How do you select works to add to the gallery’s collection?
We have a diverse collection of extremely high-quality paintings at the gallery, ranging in price from $20,000 to over $1m. When looking to expand on this collection, we seek out the finest examples of an artist’s work, while focusing on painters who were in some way consequential to the history of 19th century art. We aim to purchase items that are considered in the top 20 percent of an artist’s production, or that might be important to understanding them and how they developed their craft over time.

We seek out the finest examples of an artist’s work, while focusing on painters who were in some way consequential to the history of 19th century art

There are three main reasons to buy a 19th century European painting. The first reason is simply because you love it – the 19th century is incredibly diverse, and so, unless you are someone who only likes abstract art, then you are going to find something you like in this period. Secondly, there is the undeniable historical significance of 19th century art. For example, a collector of Impressionist paintings would do very well to include some pieces by their earlier influencers in their collection, in order to add some depth and historical context to the works they already have. Finally, someone might be drawn to 19th century art because of the economic value it represents. At Gallery 19C we believe 19th century paintings are poised for a long-overdue revaluation, meaning that their prices may well appreciate over the next few decades.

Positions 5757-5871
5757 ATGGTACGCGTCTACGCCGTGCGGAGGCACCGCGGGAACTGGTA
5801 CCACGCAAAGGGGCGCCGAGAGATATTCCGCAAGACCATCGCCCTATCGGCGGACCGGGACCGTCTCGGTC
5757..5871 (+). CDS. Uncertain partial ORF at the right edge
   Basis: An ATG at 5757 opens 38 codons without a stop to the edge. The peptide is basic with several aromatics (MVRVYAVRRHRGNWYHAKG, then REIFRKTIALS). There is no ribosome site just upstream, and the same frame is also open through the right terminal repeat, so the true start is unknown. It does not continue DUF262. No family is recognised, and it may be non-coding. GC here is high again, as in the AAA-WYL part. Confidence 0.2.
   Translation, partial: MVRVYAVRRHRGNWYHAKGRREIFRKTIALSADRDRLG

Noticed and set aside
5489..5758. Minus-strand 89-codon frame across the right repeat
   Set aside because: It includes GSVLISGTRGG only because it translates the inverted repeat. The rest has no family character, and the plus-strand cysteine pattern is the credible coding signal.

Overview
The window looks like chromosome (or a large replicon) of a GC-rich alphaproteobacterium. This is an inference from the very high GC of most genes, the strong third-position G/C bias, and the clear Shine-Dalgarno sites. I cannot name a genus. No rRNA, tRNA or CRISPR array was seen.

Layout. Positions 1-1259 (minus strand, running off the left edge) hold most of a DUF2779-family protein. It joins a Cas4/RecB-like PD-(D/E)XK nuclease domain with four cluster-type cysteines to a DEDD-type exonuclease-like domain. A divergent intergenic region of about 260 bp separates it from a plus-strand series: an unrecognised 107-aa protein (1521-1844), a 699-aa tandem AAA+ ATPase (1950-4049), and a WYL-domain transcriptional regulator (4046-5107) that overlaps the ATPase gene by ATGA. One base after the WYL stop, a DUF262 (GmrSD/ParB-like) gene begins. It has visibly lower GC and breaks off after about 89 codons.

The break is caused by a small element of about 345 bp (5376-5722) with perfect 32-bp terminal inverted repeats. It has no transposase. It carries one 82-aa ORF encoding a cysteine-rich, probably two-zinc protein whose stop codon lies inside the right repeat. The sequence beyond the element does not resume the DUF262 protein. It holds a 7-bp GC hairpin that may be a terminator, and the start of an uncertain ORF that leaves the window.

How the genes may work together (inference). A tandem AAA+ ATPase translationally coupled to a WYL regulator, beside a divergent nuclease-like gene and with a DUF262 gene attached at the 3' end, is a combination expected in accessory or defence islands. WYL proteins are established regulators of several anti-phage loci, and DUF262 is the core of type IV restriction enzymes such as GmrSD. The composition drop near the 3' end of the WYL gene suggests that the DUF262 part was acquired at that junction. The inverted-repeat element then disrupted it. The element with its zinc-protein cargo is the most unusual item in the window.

What future plans do you have for Gallery 19C?

We will be opening our physical gallery in Beverly Hills, California in April 2017. Following the gallery’s launch, we will be hosting a range of talks by industry professionals, and we are also planning a number of exciting exhibitions. Our first exhibition will focus on the Parisian populace in the 1870s to 1890s timeframe, looking at a full spectrum of Parisians – from the bottom to the very top of society. Aside from our work at the gallery, we are also hoping to organise 19th century appreciation societies in different cities around the world, to help people show their collections and meet others who share their interest in the period. We are going to be having a lot of fun, while making a contribution to the much-deserved recognition of 19th century European art.